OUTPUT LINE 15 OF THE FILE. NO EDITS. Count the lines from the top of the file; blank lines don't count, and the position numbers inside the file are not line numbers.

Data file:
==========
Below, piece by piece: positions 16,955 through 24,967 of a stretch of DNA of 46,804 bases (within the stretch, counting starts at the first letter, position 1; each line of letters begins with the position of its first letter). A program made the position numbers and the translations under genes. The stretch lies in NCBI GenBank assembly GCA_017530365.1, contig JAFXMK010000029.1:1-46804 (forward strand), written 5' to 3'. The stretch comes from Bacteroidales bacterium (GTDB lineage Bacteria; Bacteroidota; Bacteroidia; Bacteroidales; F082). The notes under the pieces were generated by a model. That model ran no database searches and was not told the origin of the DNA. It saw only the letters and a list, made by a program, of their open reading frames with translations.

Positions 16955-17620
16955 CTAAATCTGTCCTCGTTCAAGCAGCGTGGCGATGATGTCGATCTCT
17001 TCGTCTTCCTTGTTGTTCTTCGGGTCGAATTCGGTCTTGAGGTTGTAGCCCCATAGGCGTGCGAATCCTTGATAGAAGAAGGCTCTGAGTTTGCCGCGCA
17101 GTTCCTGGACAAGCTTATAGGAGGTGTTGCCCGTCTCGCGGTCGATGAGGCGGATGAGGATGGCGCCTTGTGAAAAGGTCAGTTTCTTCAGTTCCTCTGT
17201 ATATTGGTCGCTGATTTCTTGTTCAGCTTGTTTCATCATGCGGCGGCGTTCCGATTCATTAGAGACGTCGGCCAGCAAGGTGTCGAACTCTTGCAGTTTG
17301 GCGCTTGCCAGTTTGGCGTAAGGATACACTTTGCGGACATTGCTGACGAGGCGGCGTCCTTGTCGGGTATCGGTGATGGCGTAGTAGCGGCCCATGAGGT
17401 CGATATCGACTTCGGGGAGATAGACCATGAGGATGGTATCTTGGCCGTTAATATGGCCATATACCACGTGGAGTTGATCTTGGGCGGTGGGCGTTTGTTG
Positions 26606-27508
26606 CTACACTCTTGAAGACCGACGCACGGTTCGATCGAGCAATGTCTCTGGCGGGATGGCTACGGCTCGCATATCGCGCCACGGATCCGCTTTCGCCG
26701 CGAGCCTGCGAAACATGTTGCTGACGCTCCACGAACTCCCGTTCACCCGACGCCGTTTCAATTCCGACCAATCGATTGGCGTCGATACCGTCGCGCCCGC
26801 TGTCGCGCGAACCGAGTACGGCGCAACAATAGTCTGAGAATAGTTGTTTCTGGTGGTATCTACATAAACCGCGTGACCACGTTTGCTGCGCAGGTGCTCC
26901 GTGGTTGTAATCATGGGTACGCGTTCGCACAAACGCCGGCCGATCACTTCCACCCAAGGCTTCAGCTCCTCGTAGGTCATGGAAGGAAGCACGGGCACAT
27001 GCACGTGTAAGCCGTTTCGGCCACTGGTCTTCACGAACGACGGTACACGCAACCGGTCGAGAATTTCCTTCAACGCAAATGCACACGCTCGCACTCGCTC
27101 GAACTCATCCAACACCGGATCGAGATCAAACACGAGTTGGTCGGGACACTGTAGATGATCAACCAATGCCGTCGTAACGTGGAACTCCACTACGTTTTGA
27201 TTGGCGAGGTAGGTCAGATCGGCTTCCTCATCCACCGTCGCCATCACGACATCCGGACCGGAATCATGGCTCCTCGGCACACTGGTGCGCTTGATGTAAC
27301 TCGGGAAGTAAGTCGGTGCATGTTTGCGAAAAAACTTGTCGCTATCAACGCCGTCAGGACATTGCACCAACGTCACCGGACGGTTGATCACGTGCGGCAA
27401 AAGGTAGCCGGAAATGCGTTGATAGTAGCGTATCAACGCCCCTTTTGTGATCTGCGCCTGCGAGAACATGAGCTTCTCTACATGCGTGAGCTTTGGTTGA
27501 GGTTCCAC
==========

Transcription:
27101 GAACTCATCCAACACCGGATCGAGATCAAACACGAGTTGGTCGGGACACTGTAGATGATCAACCAATGCCGTCGTAACGTGGAACTCCACTACGTTTTGA